69 So, Does the Seidman Student Formula Work? Foothill College, CANew Math SequenceMath 230 (MMW: Arithmetic Pre-Algebra)Previous Math SequenceMath 250 (Arithmetic)1 quarter to completeFaculty control pacing5 hrs per week35 to 1 student faculty ratio10 hierarchical & sequential modulesMastery Learning of ConceptsFlexible pacing/student controlled10 hrs per week150 to 5 student faculty ratioComplete minimum 2 modules per termPeer tutorsSpiral assessment: 100% assigns87% per modulesSources: Silverman, L. (2010). Academic Progress in Developmental Math Courses: A Comparative Study of Student Retention. (Unpublished doctoral dissertation). Walden University, Minneapolis: MN.
70 So, Does the Seidman Student Formula Work? Foothill College, CAMath My Way (MMW) vs. Old Math SequenceMMW significantly higher program progression through math sequenceMMW significantly higher math GPA’sPossible Consequences:More basic skills students (minorities, women, non-traditional)complete academic requirementsBegan at 2nd grade level in math, college level in 2 yrsMay increase career aspirationsAppeared to turn more students on to mathCollege increase revenue by keeping students meeting missionU.S. Census Bureau earnings:High school graduate $31,289Associates $39,746Bachelor’s $57,181Sources: Silverman, L. (2010). Academic Progress in Developmental Math Courses: A Comparative Study of Student Retention. (Unpublished doctoral dissertation). Walden University, Minneapolis: MN.
72 A Word About … Developmental Courses Financial Aid Orientation Career ServicesFacultyLearning Resource Center/LibraryLeaning/College CommunitiesCollege Mission
73 Developmental Courses Student usually placed in a developmental reading, writing, math coursePlacement based on past academic record and/or standardized placement testSometimes pre-test at the beginning of the developmental courseSometimes post-test at the end of the developmental courseStudent must obtain a specific grade to continue into the next level courseRegardless of skill needs student is enrolled in a full term course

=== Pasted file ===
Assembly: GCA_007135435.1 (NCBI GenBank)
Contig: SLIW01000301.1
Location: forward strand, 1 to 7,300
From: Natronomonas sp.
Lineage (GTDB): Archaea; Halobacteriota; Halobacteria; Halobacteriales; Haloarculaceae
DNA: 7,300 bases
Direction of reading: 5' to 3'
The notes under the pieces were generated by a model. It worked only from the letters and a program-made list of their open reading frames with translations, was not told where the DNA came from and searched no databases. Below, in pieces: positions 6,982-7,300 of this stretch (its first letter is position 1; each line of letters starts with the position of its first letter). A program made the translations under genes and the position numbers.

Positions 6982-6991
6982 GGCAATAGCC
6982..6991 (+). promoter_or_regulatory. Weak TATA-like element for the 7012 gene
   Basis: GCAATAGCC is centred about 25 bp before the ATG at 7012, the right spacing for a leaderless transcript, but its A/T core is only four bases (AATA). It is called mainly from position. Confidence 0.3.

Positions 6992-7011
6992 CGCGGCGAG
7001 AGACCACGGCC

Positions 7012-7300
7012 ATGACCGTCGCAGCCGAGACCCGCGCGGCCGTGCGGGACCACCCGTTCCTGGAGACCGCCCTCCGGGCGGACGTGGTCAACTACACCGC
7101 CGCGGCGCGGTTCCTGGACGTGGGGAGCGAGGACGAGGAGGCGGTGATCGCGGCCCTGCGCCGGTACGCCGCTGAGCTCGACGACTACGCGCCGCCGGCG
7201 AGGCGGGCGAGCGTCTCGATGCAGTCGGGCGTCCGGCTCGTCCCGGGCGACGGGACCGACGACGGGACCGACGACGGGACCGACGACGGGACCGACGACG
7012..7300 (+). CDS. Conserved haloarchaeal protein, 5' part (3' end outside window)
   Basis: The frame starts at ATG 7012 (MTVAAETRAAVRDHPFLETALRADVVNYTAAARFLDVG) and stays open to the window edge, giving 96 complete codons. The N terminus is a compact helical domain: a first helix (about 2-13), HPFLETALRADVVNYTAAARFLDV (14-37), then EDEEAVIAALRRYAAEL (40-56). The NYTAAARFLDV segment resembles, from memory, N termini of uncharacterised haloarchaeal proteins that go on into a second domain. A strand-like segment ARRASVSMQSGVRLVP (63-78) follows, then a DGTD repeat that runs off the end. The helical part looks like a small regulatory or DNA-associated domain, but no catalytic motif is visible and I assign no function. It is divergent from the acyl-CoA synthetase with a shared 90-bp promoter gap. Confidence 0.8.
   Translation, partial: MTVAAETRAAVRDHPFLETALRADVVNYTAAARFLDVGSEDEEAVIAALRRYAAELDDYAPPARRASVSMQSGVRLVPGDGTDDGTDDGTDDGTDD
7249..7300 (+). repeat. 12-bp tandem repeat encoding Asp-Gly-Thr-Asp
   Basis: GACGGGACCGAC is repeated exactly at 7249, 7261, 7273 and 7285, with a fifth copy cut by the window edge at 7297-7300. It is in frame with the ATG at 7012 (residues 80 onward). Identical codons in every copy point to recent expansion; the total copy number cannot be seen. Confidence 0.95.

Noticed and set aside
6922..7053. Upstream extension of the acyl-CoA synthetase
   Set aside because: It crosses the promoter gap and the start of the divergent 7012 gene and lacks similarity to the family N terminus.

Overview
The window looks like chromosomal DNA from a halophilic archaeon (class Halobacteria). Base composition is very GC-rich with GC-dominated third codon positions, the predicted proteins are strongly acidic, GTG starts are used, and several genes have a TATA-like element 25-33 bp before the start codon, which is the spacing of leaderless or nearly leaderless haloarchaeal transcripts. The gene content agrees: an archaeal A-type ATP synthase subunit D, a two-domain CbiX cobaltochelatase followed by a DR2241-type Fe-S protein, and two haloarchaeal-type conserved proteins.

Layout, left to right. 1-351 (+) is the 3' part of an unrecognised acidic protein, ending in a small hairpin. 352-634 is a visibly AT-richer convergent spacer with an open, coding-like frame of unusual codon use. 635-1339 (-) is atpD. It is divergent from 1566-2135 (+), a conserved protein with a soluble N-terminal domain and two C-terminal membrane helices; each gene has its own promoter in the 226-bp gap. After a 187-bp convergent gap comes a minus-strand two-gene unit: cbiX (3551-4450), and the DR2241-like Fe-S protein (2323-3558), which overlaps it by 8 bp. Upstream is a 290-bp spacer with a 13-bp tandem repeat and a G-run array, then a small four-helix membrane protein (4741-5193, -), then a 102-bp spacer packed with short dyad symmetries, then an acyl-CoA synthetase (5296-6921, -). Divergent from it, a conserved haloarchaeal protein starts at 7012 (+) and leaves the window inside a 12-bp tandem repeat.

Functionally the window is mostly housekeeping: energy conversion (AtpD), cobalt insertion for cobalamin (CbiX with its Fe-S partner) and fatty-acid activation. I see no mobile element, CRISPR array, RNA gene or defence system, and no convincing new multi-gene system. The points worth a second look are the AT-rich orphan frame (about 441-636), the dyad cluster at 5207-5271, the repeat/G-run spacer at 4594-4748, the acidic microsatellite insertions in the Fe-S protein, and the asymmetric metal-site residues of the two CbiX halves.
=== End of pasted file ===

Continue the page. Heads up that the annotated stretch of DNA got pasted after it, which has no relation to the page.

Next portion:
74 Developmental Courses Continued………..College Community Developmental Course SupportDoes your assessment identify specific skills in need of remediation?Does your developmental course skills line up with the skills neededfor the next level course?Can you divide the developmental course into modules and have astudent only take the one (s) he/she needs?
75 Financial Aid OfficesSecond (probably first in many instances) contact with student, in writing, web, telephone, in personMany mailings to studentsBring in a lot of revenue to the collegeAssist students ability to attendContact with students during each termMay have the most contact with students during college career except for professorsNot given much status in the college community
76 Financial Aid Offices Continued………. College Community Financial Aid Office SupportAcknowledge and support the job the FA office and staff performsHelp develop message given students when contacted(differentiate between adult, distance learning, directly out of HS student)Know the amount of revenue a FA office brings into the collegeProvide the appropriate staff and funding to allow the FA office to do its job efficiently and effectivelyAcknowledge different types of students receive FA such as adultsand distance learning students